So the Icelandic volcano (let's try to pronounce it now... Eyjafjallajokull – anyone?) erupted last week, grinding air travel to a complete halt and leaving tens of thousands of holidaying Brits stranded as they find alternative means to get home. Six days later, and the world is slowly starting to move again – planes are flying to and from London and the Dover-Calais border is adequately dealing with the steady flow of weary travellers.
For many people, it was an inconvenience and an experience to forget. Even our press schedule at SPOnG has been screwed up this week due to the volcanic ash cloud nonsense (although Tim SPOnG did manage a very nice holiday by car to Paris and back over the weekend, thanks).
But now that it's over (to a degree – there's still a huge backlog at airports, not to mention the threat of a second eruption that could see a repeat of the industry standstill) we figure that we'd take the time to reflect on the situation in the only way us Brits know how – in high, masochistic spirits. Here then, are five games that, if played in retrospect, wouldn't have made the travel experience any easier.
Volcano Hunter (Dos)
Released in 1984, this is possibly the most obvious game you'll want to avoid in a volcanic ash cloud crisis. You play as a Domokun
-looking character named Harry, who lives in a small town that quite dangerously presides beside a huge explorable volcano. Nice. A gang of ghostly monsters named Druts have taken all of the town's fuel tanks and hidden them within the volcano. So you have to get them back, using bombs to blow up the Druts (clearly Harry isn't afraid of being caved in) and your strength to drag the tanks to the town for points.
The graphics are crude and the gameplay simplistic, but it's a relic of the times and is a lovely bit of fun to while away some spare hours. Unless of course, those spare hours involve trying to organise a lengthy coach trip home.
You thought Hideo Kojima was all about the Metal Gear Solid
and Zone of the Enders
games, right? Well, he was also the genius behind this cult Game Boy Advance title, which saw the lead character – a vampire hunter kid named Django – fight the undead and try to turn his land back into the sunny paradise it once was.
Now, it's a simple premise, and the gameplay was top notch, but what made it impressive was the cartridge technology that was included in Boktai
. A light sensor would detect the sun's rays, which would translate in-game to a weapons charge, alternative pathways and other hidden secrets. Indeed, the key to success in Boktai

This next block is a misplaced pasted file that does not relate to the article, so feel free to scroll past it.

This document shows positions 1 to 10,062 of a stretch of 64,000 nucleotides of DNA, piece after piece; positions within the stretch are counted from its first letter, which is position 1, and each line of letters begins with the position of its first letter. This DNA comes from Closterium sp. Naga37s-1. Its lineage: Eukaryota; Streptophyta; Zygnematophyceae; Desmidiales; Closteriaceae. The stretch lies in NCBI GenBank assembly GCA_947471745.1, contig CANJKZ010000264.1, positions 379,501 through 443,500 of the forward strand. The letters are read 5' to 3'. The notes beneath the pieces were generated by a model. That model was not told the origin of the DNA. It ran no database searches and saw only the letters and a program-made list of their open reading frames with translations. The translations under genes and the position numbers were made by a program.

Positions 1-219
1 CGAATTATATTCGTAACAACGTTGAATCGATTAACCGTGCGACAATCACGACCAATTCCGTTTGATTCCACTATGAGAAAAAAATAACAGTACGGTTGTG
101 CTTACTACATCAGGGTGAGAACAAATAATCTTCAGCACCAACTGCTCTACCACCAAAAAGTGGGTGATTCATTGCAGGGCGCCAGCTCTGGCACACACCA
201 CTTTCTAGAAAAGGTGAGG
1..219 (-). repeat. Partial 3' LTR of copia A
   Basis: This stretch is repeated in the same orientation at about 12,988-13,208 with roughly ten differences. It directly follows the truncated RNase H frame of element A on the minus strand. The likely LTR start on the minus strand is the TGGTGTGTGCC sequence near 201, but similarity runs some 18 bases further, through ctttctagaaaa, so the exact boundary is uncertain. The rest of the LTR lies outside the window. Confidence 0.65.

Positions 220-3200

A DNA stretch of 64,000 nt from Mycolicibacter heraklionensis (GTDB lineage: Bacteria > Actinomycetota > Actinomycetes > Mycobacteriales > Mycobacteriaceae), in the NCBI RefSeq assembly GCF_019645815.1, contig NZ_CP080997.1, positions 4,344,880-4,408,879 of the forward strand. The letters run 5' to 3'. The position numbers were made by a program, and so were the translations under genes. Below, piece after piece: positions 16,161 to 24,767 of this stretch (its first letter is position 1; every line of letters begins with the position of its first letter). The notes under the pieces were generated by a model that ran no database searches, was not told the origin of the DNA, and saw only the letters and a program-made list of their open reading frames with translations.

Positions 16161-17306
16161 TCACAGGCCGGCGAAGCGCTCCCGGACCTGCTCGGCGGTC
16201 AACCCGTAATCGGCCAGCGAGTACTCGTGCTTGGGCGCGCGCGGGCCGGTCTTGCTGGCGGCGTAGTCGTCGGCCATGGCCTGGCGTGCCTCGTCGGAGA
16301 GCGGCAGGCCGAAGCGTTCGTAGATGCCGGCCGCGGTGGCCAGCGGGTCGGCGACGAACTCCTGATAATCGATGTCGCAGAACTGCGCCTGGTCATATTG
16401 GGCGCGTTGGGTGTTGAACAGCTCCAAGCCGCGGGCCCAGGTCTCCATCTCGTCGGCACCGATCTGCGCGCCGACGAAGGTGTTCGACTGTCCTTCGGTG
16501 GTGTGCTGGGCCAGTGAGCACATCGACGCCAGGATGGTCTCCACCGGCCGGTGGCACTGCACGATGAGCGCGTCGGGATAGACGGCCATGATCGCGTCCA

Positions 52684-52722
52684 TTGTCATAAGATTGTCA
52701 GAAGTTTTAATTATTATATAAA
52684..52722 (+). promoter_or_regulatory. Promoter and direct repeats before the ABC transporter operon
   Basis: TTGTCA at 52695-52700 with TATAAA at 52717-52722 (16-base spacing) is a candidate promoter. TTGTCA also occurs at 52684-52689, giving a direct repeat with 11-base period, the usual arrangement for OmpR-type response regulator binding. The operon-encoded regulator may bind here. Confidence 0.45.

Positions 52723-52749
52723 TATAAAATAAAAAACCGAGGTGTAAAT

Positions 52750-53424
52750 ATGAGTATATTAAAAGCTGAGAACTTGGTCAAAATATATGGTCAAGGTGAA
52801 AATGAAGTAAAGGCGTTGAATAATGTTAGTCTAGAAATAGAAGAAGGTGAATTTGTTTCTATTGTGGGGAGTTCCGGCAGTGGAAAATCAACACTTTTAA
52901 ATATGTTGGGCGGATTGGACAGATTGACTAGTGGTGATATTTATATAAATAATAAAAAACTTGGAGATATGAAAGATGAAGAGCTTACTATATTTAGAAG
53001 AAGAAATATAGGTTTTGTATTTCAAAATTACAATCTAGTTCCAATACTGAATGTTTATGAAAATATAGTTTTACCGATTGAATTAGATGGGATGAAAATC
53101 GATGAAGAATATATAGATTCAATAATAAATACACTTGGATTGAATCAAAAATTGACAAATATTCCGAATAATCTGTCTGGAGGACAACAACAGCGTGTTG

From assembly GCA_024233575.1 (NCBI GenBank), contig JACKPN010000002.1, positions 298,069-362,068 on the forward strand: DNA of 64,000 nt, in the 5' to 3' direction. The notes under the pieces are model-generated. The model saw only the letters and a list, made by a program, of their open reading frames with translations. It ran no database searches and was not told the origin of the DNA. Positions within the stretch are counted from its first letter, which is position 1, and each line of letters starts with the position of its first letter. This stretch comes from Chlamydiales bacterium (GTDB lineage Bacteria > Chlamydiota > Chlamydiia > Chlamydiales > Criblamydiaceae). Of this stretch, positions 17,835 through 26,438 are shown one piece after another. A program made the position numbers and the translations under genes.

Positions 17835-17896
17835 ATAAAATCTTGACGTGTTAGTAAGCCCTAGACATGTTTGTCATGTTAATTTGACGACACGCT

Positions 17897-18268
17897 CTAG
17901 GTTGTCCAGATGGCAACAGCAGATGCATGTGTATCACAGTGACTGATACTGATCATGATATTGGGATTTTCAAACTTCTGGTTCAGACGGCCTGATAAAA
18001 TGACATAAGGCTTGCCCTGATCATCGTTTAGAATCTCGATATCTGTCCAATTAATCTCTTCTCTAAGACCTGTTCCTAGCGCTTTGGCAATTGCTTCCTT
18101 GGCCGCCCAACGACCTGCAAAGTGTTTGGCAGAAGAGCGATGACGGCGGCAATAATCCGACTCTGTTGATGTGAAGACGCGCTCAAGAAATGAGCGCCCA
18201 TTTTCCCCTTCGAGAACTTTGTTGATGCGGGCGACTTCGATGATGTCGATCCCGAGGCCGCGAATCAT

was in making use of a real world light source.
Of course, Britain's poor weather puts paid to some of that innovative gameplay already, but with Eyjafjallajokull's ash cloud hovering over European airspace, Boktai
's not only a game that will remind you of your travel woes – the lack of sunshine'll pretty much be your undoing in game too.
Star Fox (SNES)
(known as Starwing
in Europe) remains one of the most technically impressive games to ever hit the Super Nintendo Entertainment System. Using a special Mode-7 chip to create rudimentary 3D graphics, the idea of controlling a star fighter throughout the far reaches of space in the comfort of your own home was nothing short of awesome. As the leader of a last-resort crack squad for hire, you control Fox McCloud's Arwing ship throughout the Lylat system to take out the evil Andross.
Without a doubt, this game is one of SPOnG's favourites on the SNES, and the camaraderie between fellow teammates Peppy, Falco and Slippy was icing on the cake. Of course, the fact that you're flying a spacecraft might not be something you'd want to think about if your own scheduled flight back to London just got cancelled. Combine this with the torturous MacBeth planet, which features active volcanos, and you'll not want to look at this sublime title.
. The adventure game that turned the genre on its head. Originally released for the Macintosh, Myst
saw release on almost every other system known to mankind during the 1990s. Even the Jaguar CD. You play the role of the 'Stranger', sent to the land of Myst
with the use of a special book. As you progress, you notice several other books, known as 'Ages', that are the key to your completion.
As open-ended as it gets, Myst
has several endings that play out depending on how you tackle the world's puzzles. Most significant to its cult success was the fact that the entire game begins with no backstory – or in fact, any obvious goals or objectives. The only thing you can do when you begin your adventure is explore the world around you. The lack of direction that commands most of this experience correlates a lot with that of the countless stranded tourists in Europe wondering how to get home. So er, not an appropriate game to play whilst waiting it out in Spain, then.
Yeah okay, we were scraping the barrel with this one. The name says it all though really doesn't it?
I know, we're bastards. But we see this as more of a friendly public service announcement, in case ol' Eyjafjallajokull (or the bigger volcano next to it...) blows its top again. Take SPOnG's advice – stay away from these games. Play a bit of Pokemon
on your handheld instead. Oh wait, that has the Hidden Machine 'Fly' in it doesn't it? Ahhhh!
Clearly, this list is by no means extensive – if you have any real obvious suggestions for games to avoid that we missed out of stupidity, be sure to add them in the comments box below!